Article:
Video: Masterfully Drifting a 105-WHP Miata in the Rain

Despite being held back by an anemic engine, the Mazda Miata is a true gem. Cheap and plentiful, light and agile, it’s best known for its corner carving abilities, and though occasionally it’ll make an appearance at the drift event, it’s not exactly a 240SX. However, a grip-oriented Miata can be made to be a decent drifter—provided there’s a heavy layer of water coating the circuit’s surface.

Of course, this spectacular lap comes down to the man in the seat. Gregory Evans is something of a Miata specialist, and he’s shown us he’s quite quick around Laguna Seca in his Mazda. At Thunderhill, he’s clearly as fast, but takes a lap here to showcase his ability to showboat.

With a tug of the handbrake, he starts the drift into Turn Two early, and continues to drift for the next forty seconds, at least.

‘The trick with the Miata is it has such a short wheelbase,” notes Evans. “It’s actually not that good of a drift car, because it tends to rotate pretty quickly so you really need fast hands, or be in total anticipation of the car to dial in the correct amount of countersteer in some cases.”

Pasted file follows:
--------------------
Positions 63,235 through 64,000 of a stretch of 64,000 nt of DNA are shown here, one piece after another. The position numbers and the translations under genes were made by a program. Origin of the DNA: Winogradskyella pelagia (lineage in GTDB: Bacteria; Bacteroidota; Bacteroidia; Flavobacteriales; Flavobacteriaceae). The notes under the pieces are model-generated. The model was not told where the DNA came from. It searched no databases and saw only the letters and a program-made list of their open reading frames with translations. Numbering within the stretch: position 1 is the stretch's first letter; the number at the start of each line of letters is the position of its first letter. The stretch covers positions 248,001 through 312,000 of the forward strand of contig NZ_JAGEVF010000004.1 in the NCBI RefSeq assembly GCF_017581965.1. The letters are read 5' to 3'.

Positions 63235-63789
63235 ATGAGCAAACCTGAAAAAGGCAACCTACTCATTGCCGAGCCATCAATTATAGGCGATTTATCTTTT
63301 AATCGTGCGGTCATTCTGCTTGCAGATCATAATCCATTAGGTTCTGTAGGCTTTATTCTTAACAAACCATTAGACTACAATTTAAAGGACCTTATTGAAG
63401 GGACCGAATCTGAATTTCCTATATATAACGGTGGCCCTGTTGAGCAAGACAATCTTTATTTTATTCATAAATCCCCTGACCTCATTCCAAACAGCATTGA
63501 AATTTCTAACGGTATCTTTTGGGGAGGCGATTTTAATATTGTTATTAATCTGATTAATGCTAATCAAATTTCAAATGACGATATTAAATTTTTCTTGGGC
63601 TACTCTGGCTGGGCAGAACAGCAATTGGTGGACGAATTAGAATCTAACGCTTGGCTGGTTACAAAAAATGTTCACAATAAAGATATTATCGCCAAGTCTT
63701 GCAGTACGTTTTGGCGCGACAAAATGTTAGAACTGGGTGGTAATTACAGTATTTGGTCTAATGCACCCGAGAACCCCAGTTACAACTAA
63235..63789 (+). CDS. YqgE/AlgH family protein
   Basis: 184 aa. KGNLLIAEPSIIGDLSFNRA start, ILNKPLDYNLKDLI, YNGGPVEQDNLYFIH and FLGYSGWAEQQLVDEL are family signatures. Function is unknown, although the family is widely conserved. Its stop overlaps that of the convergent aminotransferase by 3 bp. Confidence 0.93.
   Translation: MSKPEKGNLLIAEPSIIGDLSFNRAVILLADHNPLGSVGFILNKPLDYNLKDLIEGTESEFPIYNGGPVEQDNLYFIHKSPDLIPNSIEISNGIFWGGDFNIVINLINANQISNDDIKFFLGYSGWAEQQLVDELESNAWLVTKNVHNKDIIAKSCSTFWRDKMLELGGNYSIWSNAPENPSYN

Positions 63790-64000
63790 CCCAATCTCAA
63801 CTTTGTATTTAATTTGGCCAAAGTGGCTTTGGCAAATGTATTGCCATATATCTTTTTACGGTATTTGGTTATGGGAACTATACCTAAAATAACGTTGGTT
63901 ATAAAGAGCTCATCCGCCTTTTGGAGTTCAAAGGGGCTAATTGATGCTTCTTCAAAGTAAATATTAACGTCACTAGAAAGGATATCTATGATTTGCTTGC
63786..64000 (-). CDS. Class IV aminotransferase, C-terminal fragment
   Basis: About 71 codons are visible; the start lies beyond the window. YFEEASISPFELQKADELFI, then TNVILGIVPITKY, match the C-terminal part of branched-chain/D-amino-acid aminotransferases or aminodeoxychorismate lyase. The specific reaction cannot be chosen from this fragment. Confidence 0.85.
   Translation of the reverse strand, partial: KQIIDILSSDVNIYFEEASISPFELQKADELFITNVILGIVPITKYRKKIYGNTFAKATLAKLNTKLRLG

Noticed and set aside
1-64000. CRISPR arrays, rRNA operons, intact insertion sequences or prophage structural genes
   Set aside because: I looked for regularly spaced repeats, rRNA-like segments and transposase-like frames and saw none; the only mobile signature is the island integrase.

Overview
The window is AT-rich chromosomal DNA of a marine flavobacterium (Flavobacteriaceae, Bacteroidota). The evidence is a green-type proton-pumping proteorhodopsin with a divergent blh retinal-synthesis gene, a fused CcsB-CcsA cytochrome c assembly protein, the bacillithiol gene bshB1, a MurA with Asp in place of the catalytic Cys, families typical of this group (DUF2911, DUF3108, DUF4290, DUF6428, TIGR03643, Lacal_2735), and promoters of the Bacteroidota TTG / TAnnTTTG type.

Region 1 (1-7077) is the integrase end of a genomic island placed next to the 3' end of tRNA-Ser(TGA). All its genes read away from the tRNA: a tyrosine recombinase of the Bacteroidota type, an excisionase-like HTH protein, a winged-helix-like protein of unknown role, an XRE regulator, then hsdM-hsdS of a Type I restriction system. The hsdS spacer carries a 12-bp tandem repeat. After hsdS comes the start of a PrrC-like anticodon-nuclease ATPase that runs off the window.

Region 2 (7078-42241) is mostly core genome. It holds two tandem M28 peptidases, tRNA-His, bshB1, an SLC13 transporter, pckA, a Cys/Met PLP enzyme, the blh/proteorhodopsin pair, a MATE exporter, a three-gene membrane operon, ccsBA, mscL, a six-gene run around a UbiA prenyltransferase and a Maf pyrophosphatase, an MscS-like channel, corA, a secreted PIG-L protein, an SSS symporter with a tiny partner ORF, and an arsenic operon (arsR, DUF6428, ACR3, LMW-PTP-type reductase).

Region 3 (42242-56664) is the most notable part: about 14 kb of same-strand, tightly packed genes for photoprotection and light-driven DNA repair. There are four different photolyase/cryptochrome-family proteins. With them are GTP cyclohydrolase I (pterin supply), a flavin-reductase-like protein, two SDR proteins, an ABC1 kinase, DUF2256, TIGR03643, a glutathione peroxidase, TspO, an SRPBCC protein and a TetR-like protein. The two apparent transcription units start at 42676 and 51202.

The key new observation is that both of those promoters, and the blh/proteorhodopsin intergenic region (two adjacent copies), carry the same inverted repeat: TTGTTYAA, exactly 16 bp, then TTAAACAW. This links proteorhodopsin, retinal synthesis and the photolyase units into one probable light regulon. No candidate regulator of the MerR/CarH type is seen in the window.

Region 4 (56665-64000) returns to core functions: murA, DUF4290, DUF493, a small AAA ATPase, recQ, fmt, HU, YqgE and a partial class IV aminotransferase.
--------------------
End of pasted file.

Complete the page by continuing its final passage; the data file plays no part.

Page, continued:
Bearing that in mind, and considering the car is fitted with a less-than-ideal Torsen LSD, it looks to break away in a surprisingly predictable and amenable fashion, but that’s more due to technique than spec. Listen to the gentle feathering of the throttle and observe Evans’ constant steering corrections; always done with great fluidity. Additionally, when he centers the wheel at the end of a drift, his hands move smoothly, and the car always rightens without a hint of a bobble. He’ll admit his reaction times are “slower than an average human,” and he has to “compensate by being more ahead of the car and anticipating everything.” Perhaps, he’s making it look simpler than it is.

The switchback transition through Turn Three and Four clearly demonstrates Evans’ ability to stay one step ahead of his nervous Mazda. Just as the car begins to straighten out of the left-hander Turn 3 (1:31), he flicks it in abruptly and is rewarded with great angle, and continues the slide well up into Turn 5—much further than you would think a Miata with just 105 horsepower could drift uphill out of a slow corner.

He’s nearly at the next corner when he finally gathers the slide.

For more information on Greg, his racing, or his coaching services, visit his website at www.gregoryevans.net.

About the author

Tommy Parry

Tommy Parry has been racing and writing about racing cars for the past seven years. As an automotive enthusiast from a young age, he worked jobs revolving around cars throughout high school, and tried his hand on the race track on his 20th birthday. After winning his first outdoor kart race, Tommy began working as an apprentice mechanic to amateur racers in the Bay Area to sharpen his mechanical understanding. He has worked as a track day instructor and automotive writer since 2012, and continues to race karts, formula cars, sedans, and rally cars in the San Francisco region.
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